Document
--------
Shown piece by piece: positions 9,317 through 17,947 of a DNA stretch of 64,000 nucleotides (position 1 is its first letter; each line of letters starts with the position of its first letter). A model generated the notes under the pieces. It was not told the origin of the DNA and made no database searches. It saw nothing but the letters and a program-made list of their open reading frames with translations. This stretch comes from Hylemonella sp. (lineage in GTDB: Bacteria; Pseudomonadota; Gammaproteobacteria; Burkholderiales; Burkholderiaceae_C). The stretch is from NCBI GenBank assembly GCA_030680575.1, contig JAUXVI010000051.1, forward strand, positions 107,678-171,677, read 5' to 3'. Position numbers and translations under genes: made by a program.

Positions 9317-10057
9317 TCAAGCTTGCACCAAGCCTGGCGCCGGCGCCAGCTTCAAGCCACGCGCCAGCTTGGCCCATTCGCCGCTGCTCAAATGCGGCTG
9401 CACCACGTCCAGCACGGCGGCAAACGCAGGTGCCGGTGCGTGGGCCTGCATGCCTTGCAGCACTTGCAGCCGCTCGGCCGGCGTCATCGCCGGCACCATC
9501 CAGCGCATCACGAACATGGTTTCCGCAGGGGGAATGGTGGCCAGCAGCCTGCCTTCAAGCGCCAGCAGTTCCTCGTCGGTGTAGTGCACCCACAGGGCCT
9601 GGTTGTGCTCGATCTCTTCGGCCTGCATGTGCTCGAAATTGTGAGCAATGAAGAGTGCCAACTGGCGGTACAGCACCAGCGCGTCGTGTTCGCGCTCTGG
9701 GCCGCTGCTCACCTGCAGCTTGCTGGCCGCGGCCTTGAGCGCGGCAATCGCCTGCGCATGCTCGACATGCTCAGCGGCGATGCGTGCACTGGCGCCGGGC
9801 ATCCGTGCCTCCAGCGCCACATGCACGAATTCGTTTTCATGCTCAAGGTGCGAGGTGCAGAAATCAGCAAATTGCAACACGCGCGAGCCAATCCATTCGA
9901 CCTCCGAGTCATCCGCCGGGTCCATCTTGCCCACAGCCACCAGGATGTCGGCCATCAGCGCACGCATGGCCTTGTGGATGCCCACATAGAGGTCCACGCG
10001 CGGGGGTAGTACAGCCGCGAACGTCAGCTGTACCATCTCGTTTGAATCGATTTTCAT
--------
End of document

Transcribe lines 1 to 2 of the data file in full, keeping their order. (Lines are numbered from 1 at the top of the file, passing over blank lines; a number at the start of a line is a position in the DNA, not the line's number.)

Shown piece by piece: positions 9,317 through 17,947 of a DNA stretch of 64,000 nucleotides (position 1 is its first letter; each line of letters starts with the position of its first letter). A model generated the notes under the pieces. It was not told the origin of the DNA and made no database searches. It saw nothing but the letters and a program-made list of their open reading frames with translations. This stretch comes from Hylemonella sp. (lineage in GTDB: Bacteria; Pseudomonadota; Gammaproteobacteria; Burkholderiales; Burkholderiaceae_C). The stretch is from NCBI GenBank assembly GCA_030680575.1, contig JAUXVI010000051.1, forward strand, positions 107,678-171,677, read 5' to 3'. Position numbers and translations under genes: made by a program.

Positions 9317-10057